In the same light, Williamson (1999, p. 339) asserts that specialized physical assets and probity--herein related to honesty and loyalty to government principles--would signal precaution even when the government retains ownership of the asset (the prison) and franchises out the operation. By analyzing the situation of juvenile correctional facilities in public versus private comparison, Bayer and Pozen (2005), corroborate the findings of Hart et al. (1997) by concluding that for-profit facilities lead to cost reductions at the expense of a statistically significant increase in recidivism. On the other hand, Lukemeyer and McCorkle (2006) in a extensive study covering 872 correctional facilities in US (state, federal and private) conclude that private prisons provide better services and more effectively control inmate assaults.
The above works fail to take into consideration the influence of formal and informal institutions and of alternative modes of provision in performance indicators in the correctional sector, such as shared management between civil servants and private operators. We expect to cover these aspects in our paper.
Two Models of Private Governance in Prisons
There are two distinctive models of private participation in the operation and management of prisons: the North-American and the French models (Araujo, 1995). In the North-American model, and in accordance with the specific laws of each state, private operators may become involved in all dimensions of the prison service, from the building of new facilities to full operation and management, which includes housing, assistance to inmates, monitoring and security activities. More than 30 North-American states have inmates in privately-run custody. In late 2004, over 150 facilities were managed by private operators in the United States, with 98,901 inmates representing 6.6% of the national inmate population (Harrison & Beck, 2005) (3). In general, private operators charge the government (their final customers) a daily rate for each inmate. In this way, their financial performance is dependent on the number of "man-days" they can clock up, so there are strong incentives to keep prisons at full occupancy rates.
Conversely, in the French model, the government remains responsible for maintaining, controlling and occasionally punishing the inmates. The private operator can build a correctional facility and provide inmates with only hostelry (food, clothes, hygiene etc.) and certain reinsertion services. Civil servants perform security and management duties. Private participation was introduced in France in 1987 in response to prison overcrowding. The original intention of the government was that the private sector would be able to deliver 13,000 new beds. Another 4000 places were added later. According to the Direction de l'Administration Penitentiaire [DAP] (2005) there are 23 prisons under hybrid management (private and public agents) in France. Prison employees who are not part of the civil service only account for around 20% of staff (Lazerges, 1997).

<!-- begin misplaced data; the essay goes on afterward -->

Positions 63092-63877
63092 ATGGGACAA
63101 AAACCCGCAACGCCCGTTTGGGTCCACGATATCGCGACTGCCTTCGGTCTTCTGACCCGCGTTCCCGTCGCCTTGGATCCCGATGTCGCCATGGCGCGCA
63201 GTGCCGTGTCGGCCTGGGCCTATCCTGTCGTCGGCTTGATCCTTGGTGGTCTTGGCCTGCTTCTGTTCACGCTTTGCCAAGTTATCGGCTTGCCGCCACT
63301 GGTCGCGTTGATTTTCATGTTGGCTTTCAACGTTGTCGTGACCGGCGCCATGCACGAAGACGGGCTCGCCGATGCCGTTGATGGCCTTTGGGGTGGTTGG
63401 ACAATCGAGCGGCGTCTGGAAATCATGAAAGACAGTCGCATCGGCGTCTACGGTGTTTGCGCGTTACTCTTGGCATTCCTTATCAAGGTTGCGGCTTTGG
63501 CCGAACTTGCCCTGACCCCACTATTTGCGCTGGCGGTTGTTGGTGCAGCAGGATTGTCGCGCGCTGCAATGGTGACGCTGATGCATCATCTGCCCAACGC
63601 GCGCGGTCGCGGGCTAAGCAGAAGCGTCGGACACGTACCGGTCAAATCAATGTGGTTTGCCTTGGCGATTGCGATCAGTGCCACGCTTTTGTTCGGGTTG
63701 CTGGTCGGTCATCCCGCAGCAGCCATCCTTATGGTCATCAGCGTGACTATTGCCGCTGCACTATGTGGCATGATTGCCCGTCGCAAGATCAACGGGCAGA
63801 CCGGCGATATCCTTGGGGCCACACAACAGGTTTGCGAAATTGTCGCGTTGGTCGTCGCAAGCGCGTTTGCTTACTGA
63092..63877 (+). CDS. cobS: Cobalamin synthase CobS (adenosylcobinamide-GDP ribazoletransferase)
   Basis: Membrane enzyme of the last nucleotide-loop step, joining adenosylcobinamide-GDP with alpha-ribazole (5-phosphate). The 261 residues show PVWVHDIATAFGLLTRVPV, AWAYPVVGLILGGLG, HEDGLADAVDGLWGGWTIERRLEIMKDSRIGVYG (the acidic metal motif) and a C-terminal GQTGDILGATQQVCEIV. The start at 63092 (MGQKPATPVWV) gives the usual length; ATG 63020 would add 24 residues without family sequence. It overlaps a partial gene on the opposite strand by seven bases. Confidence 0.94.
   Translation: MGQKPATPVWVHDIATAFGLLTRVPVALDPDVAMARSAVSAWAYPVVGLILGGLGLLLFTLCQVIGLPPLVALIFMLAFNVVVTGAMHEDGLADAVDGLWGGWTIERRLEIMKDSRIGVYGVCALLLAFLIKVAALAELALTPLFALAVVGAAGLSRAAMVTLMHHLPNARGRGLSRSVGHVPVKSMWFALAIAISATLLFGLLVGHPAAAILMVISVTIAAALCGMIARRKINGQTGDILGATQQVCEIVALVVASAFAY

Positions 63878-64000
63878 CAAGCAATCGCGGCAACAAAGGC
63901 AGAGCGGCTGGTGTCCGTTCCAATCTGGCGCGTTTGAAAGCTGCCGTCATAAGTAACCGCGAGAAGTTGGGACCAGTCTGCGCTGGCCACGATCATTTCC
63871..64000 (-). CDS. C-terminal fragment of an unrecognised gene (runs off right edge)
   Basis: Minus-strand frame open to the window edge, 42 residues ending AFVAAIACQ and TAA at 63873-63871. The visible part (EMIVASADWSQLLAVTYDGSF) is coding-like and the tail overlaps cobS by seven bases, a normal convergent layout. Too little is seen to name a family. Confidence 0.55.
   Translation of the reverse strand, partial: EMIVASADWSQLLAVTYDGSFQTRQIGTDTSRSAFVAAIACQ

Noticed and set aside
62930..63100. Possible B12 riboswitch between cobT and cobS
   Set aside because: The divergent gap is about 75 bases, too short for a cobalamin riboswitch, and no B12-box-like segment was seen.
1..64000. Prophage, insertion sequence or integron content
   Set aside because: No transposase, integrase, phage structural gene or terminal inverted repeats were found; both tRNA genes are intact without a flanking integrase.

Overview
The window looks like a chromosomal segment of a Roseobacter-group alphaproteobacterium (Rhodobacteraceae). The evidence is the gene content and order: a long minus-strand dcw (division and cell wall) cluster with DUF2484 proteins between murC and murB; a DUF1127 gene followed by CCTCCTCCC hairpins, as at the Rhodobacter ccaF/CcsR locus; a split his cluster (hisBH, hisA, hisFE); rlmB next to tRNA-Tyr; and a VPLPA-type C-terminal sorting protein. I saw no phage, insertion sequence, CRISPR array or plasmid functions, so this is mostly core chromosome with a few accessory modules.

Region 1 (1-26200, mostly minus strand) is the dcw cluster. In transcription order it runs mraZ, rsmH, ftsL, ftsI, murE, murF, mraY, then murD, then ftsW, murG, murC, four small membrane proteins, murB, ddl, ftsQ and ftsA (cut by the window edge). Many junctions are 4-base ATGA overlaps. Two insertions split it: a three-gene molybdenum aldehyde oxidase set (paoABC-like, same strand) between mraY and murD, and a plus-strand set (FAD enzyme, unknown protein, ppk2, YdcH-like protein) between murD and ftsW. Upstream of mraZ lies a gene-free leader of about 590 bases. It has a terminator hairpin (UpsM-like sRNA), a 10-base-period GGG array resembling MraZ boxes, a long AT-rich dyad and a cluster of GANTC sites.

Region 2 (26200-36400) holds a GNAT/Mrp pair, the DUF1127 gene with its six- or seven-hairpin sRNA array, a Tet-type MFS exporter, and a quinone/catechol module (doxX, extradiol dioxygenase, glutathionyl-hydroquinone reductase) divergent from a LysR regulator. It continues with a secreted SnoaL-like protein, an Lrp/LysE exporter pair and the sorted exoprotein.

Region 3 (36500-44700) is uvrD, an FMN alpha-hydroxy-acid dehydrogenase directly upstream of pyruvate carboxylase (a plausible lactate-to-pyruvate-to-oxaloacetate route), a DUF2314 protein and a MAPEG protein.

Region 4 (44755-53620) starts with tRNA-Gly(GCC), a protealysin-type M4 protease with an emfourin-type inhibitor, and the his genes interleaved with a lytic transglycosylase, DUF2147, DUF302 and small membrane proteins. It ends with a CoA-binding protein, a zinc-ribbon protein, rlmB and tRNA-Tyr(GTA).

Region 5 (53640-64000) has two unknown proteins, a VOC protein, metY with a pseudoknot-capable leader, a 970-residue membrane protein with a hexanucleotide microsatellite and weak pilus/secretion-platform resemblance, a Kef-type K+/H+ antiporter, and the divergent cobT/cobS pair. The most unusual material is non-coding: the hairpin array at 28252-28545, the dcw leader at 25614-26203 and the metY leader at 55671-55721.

Inspired by these two main references, several experiments were implemented throughout the world. In the United Kingdom, from 1995 nine PFI (Private Finance Initiative) contracts were signed. The private operators are responsible for building and operating the prison. There are also another 2 prisons built by public authorities that are managed by private operators. Around 7000 inmates are held in privately-managed facilities, which means almost 10% of the total prison population (National Audit Office [NAO], 2003). In Australia, the private experiments began in 1990. Australia has the highest proportion of inmates in full private prisons of any nation, at around 17% (Roth, 2004). In Brazil, the first experience of outsourcing the prison service took place in late 1999, along the lines of the French model. However, in contrast to France, Brazilian law allows correctional officers to be private employees. In the first quarter of 2006, there were 17 facilities managed by private companies in five different states, housing roughly 2% of the Brazilian inmate population, which in January 2006 was around 361,000 inmates. All contracts signed between private agents and public authorities are very similar. The state government is responsible for contracting a builder to build the prison. During or after construction the government promotes franchising bids to operate the facility.
In this way, there are two separate contracts, one to build and another to operate. This practice has been termed unbundling (Hart, 2003). It is up to the private operator to provide all the necessary services to run the prison, which includes food, cleaning, health services, education, labor activities and inmate supervision. Due to legal constraints, the government remains responsible for external security and the management of the facility (warden) (4). Therefore in the Brazilian model we can compare two modes of provision (or governance structures): hierarchy (public provision, in which the government conserves all decision and control rights) and hybrid (contract between state and a private firm for prison operation). Table 1 summarizes some characteristics of private participation in selected countries.